Often invited to speak to citizen groups across Canada, Viola also serves on public forums that analyze and critique social issues affecting Aboriginal people. In 2010, she took over from Sister Dorothy Moore as the Chair of the Order of Nova Scotia Advisory Council.

High points of activism

The high water mark in her activist career was when the federal government acknowledged some of the recommendations in the Report of the Royal Commission and provided funding to create the Aboriginal Healing Foundation. Viola said that while this was not enough, "it did a lot of good." The shocking treatment of Aboriginals at residential schools had been raised repeatedly during the Commission's hearings across Canada, and as well as making claims in court and "a lot of public noise," many Aboriginals came forward to the Commissioners. There were sessions held in private because people could not speak in an open forum:

We had grown men who were literally sitting there crying because they were telling their experiences at a residential school. A lot of the people were saying that a lot of the social ills and problems that were in communities—and a lot of them, for example, related to suicide—led back to residential schools trauma.

Viola quickly recognized that healing was needed in many Aboriginal communities and that the process should be linked to a formal Apology acknowledging the debilitation resulting from the residential school experience.

It took another ten years before the federal government saw fit to issue that apology. After continuous pressure from communities and the National Chief of the Assembly of First Nations, Phil Fontaine, the Prime Minister of Canada in 2008 read aloud to a crowded House of Commons the federal government's apology to former students of Indian residential schools.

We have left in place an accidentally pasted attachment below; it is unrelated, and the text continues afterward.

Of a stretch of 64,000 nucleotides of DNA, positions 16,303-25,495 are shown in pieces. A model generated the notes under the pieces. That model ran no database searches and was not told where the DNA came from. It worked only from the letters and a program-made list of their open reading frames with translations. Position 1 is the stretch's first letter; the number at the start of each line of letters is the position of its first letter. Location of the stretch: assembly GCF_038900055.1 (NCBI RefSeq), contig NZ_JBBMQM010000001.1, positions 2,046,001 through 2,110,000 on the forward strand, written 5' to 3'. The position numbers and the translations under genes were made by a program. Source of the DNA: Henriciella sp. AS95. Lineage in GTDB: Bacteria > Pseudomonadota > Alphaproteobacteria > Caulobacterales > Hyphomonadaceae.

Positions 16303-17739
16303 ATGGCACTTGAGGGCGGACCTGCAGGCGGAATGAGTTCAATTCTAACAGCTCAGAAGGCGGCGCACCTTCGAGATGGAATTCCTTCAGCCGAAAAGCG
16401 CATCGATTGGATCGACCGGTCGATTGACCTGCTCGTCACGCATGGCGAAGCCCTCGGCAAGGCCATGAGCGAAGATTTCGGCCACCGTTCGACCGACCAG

While the RCAP investigations and report writing were valued and inspiring activities for Viola, the post-publication absence of serious revision of government policy has caused her grave disappointment. She reflected that while establishment of The Healing Foundation and the government's Apology were relatively easy and highly vote-winning actions, the general public has not pushed government to act further in the public realm:

The easy thing is to do things that would float easily to the public—those are the things that government would implement. But anything that had any real, true, deep meaning they sort of ignored because they don't want to damage their relations with the public.

How politics works

Women were complaining and complaining. I said, "Don't complain, do something about it. There are more of you than there are of men. If you want equality, then do something about it!"

As a successful advocate for her people, Viola has learned that the intricate dynamics of political process is directed by the intensity of public lobbying, so activists must be prepared to keep up continuous pressure. Also, there must be significant support for an issue from other groups, as well as one's own. Viola sees that more women are ready to call publicly for changes in how society operates, and considers this progress. But there is much more to be done.

Every time you're talking about governments, you're talking about policy, about agenda, about legislation. It doesn't matter what you're talking about—you only meet with government when you have a beef and you want to change it. And that to me is all about negotiation.